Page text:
Horses have been raced since as early as the age of the ancient Roman and Greek Civilisations, when Chariot racing was popular. In history, where there were horses, there was horse sport and nearly always horse racing.
In the United Kingdom, horse racing became more formalised as the racehorse itself became more defined: people began breeding horses selectively for speed in the 17th and 18th centuries, creating what we now know as the Thoroughbred by using the bloodlines of horses from overseas. These horses were the Byerly Turk, the Godolphin Arabian and the Darley Arabian. Every racehorse today is descended from these animals; the ‘Founding Fathers’ of the breed. To be eligible to race now, racehorses must have a full, comprehensive thoroughbred pedigree and a passport, issued by Weatherbys.
In this guide, you will be introduced to the different varieties of horse racing, some betting terms and a guide on how to place an informed bet with William Hill.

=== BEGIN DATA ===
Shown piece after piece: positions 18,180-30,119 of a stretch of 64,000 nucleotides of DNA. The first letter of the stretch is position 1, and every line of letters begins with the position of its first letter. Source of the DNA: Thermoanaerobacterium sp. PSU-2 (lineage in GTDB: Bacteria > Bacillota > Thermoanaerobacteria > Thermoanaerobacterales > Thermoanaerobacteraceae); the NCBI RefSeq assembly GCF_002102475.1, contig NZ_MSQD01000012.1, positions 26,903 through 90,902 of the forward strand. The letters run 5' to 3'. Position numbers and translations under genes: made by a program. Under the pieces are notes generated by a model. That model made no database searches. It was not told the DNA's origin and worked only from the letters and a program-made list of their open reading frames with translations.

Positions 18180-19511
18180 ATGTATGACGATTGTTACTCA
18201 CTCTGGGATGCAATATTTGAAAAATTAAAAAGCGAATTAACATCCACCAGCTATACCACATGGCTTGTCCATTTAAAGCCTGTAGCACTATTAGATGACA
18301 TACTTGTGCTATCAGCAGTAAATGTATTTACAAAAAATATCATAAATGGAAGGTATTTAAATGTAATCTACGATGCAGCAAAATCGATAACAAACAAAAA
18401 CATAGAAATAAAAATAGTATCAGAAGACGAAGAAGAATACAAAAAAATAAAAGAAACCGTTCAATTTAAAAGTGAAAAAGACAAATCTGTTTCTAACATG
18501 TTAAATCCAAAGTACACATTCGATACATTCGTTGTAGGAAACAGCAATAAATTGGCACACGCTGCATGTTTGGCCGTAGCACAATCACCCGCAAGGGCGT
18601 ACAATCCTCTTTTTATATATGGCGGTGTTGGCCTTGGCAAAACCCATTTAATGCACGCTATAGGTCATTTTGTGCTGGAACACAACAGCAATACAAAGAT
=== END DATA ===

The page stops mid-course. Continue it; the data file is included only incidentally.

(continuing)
Types of horse races
There are four different types of horse racing: Flat racing; National Hunt racing; Harness racing and Endurance racing. In the UK, Flat and National Hunt racing are the prominent varieties by a wide margin. Both are regularly televised, in the media and punted on.
This sort (or ‘code’) of horse racing is as described by its name: Flat races take place on flat tracks with no obstacles. These races are focussed on speed rather than agility over jumps, and can be between five furlongs and two miles in distance.
Horses which race over five furlongs are known as sprinters, whereas a horse who races over one-and-a-half miles to two miles is known as a ‘stayer’. ‘Middle-distance’ horses run over seven furlongs to a mile.
Flat racehorses can start racing at two years old, and may be colts (entire males aged under five), fillies (females aged under five), geldings (castrated males), mares (females aged over five) or horses (entire males aged over five).
Flat races take place on both turf and All-Weather surfaces. The turf season runs over the late spring to autumn, and the all-weather season runs over the winter.
National Hunt (or ‘Jump’) racing
This code of racing indicates races in which horses must clear obstacles – these can be hurdles (smaller jumps designed to be jumped quickly) or steeplechase fences (large jumps which require good jumping ability and power).